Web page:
What does this say about the work of Chopin? The answer, the authors admit, is nothing. But they think the question is beside the point. What drives Caruncho and Fernández comes in their conclusion: “We doubt that another diagnosis added [to] the already numerous list will help us understand the artistic world of Frédéric Chopin, but we do believe that knowing he had this condition could help to separate romanticized legend from reality…” The particulars of Chopin’s compositions are somewhat outside the scope of the authors’purview. Their conclusion, though, hints that Caruncho and Fernández are not even that interested in the specifics of Chopin’s physical hallucinations. Their real focus is how these hallucinations affect the story we tell of Chopin. They are interested in the mythology of Chopin’s genius.
For all the sickly Romantic geniuses out there who purportedly succumbed to the wild thrall of their passions — Robert Schumann, Edgar Allan Poe, William Blake, etc. — there have been as many doctors, psychologists, and literary Darwinists itching to diagnose them. Chopin’s exact diagnosis of temporal lobe epilepsy has also recently been given to Poe, Gustave Flaubert, Philip K. Dick, Sylvia Plath, Lewis Carroll, and others. “The hallucinations of Frédéric Chopin” is thus in the tradition of what some call neurotheology, the attempt to medically explain spiritual experiences. The not-always-subtle subtext is that unexplainable visions, or other divine madnesses, have no place in our enlightened, modern world. Neurotheologists have never been comfortable with the idea that romantic visions exist, and far less comfortable with madness as the catalyst for works of genius. The impetus behind these diagnoses is a desire to secularize genius, or to democratize it, and in some cases, to do away with the notion of genius altogether. The aberrant experiences of our great artists and writershave, as a result, often landed them in the loony bin (think Schumann or Robert Walser) or, at the very least, raised serious questions about whether we can distinguish between their illness and their work.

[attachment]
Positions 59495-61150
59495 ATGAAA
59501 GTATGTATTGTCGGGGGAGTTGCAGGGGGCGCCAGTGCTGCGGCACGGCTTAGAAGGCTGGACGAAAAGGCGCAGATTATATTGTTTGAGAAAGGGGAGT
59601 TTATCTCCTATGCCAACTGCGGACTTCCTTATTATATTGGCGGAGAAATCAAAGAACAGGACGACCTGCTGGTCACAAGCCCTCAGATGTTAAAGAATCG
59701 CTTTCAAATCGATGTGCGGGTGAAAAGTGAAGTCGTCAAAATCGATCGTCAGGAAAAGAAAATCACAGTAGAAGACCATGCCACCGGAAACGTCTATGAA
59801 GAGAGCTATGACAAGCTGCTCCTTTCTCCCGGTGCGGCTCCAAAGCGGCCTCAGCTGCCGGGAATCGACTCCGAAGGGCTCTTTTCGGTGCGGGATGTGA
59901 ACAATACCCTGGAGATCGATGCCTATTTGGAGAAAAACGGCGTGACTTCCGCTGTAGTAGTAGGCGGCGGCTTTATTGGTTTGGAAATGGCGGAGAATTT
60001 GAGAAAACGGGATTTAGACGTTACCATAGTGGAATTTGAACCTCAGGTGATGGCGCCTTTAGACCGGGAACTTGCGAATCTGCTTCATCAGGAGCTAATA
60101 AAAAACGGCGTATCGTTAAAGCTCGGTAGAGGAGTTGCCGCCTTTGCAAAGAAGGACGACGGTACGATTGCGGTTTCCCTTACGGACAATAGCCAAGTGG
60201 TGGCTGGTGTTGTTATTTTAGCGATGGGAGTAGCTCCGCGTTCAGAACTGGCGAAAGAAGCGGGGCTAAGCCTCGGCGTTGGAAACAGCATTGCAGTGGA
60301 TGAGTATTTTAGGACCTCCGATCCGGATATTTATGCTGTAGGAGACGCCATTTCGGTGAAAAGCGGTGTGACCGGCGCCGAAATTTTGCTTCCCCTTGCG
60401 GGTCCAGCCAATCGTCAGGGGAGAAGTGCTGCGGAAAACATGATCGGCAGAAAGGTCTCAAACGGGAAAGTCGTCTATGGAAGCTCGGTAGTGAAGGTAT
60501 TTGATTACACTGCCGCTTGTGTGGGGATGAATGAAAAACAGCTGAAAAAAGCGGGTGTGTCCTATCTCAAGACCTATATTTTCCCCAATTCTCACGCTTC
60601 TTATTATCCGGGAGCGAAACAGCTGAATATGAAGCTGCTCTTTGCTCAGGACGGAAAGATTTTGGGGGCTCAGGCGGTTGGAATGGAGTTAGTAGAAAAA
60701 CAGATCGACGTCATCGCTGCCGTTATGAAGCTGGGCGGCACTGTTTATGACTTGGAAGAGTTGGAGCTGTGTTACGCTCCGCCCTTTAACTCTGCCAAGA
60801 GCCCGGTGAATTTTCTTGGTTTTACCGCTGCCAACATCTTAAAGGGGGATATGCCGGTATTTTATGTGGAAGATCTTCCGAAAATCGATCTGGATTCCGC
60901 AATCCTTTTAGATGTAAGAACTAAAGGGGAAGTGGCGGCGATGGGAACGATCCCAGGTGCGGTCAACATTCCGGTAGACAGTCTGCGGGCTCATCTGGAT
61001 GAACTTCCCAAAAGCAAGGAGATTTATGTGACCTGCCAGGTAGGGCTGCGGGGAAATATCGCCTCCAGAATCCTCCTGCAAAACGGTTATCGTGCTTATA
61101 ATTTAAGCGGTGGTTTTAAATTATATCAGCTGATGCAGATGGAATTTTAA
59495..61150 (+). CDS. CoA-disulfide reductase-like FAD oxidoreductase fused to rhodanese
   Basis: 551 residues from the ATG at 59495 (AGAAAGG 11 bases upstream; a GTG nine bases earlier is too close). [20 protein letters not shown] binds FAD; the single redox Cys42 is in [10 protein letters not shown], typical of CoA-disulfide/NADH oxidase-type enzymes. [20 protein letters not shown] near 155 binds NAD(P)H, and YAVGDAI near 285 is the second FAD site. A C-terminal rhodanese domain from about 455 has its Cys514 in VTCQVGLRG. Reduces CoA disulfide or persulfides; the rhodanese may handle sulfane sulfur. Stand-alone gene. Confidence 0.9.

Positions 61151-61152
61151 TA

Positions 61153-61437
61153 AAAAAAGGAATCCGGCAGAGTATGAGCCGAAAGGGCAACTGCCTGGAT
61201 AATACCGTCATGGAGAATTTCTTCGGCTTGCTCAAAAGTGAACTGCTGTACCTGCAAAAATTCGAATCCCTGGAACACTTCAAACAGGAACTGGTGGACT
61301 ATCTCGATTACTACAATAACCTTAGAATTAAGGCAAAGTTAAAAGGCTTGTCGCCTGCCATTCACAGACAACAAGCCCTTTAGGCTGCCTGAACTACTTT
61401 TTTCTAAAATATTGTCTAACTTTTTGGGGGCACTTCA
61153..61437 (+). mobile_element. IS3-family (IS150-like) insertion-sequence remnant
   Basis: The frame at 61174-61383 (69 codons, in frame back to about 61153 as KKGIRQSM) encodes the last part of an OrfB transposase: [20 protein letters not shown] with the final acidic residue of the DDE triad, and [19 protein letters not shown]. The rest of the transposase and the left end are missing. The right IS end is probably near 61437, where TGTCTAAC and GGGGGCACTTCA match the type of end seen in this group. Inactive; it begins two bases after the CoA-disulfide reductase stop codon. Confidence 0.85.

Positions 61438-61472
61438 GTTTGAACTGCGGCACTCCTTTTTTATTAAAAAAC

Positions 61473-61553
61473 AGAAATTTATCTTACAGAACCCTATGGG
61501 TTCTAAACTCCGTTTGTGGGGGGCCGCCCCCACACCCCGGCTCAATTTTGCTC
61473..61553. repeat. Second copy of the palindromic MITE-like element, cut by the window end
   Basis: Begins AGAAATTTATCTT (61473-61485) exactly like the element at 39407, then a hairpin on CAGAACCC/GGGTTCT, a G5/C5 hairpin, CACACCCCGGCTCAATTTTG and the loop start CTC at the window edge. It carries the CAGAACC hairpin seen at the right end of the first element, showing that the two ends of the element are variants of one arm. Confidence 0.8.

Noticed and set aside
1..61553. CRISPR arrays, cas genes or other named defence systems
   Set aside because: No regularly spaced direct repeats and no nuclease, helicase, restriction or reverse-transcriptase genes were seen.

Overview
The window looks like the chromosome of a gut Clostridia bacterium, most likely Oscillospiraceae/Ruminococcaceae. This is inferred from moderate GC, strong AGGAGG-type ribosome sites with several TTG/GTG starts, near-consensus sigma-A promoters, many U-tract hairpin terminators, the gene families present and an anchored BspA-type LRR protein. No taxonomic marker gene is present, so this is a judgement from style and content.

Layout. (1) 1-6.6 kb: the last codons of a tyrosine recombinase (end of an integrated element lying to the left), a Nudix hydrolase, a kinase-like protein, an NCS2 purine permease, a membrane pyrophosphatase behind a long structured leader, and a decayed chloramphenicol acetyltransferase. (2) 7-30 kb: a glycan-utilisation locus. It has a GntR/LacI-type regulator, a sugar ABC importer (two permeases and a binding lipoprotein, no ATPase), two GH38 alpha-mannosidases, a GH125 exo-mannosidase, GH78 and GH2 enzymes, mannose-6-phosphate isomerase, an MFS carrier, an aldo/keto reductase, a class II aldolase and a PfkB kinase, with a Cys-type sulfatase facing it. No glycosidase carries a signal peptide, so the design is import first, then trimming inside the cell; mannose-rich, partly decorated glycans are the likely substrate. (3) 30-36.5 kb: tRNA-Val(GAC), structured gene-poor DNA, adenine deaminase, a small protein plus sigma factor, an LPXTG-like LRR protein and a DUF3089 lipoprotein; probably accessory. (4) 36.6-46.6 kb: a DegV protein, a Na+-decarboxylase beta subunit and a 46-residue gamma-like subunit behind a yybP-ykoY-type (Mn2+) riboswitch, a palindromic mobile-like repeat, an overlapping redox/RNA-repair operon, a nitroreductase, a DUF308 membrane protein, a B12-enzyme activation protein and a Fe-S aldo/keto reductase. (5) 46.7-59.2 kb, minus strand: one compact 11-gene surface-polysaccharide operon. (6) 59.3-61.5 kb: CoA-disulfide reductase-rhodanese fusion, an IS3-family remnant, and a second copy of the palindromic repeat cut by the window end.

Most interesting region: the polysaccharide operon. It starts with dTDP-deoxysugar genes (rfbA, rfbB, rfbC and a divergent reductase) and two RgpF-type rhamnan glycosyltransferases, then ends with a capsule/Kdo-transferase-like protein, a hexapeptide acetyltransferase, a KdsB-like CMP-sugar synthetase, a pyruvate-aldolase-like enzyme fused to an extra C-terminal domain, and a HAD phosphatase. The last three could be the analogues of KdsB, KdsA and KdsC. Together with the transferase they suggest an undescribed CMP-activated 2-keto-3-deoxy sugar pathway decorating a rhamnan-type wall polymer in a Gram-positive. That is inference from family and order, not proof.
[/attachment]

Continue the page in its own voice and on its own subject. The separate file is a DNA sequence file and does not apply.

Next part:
In short, “The hallucinations of Frédéric Chopin” is an attack on the romantic notion of genius. In “Genius and Taste,” a 1918 essay from The Nation, the critic Irving Babbitt discusses the two notions of genius—the neoclassical and the romantic—that are played out so nicely in the exchange between Chopin and Sand above. Whatever our personal opinions about genius are, they likely derive, in part, from one of these camps.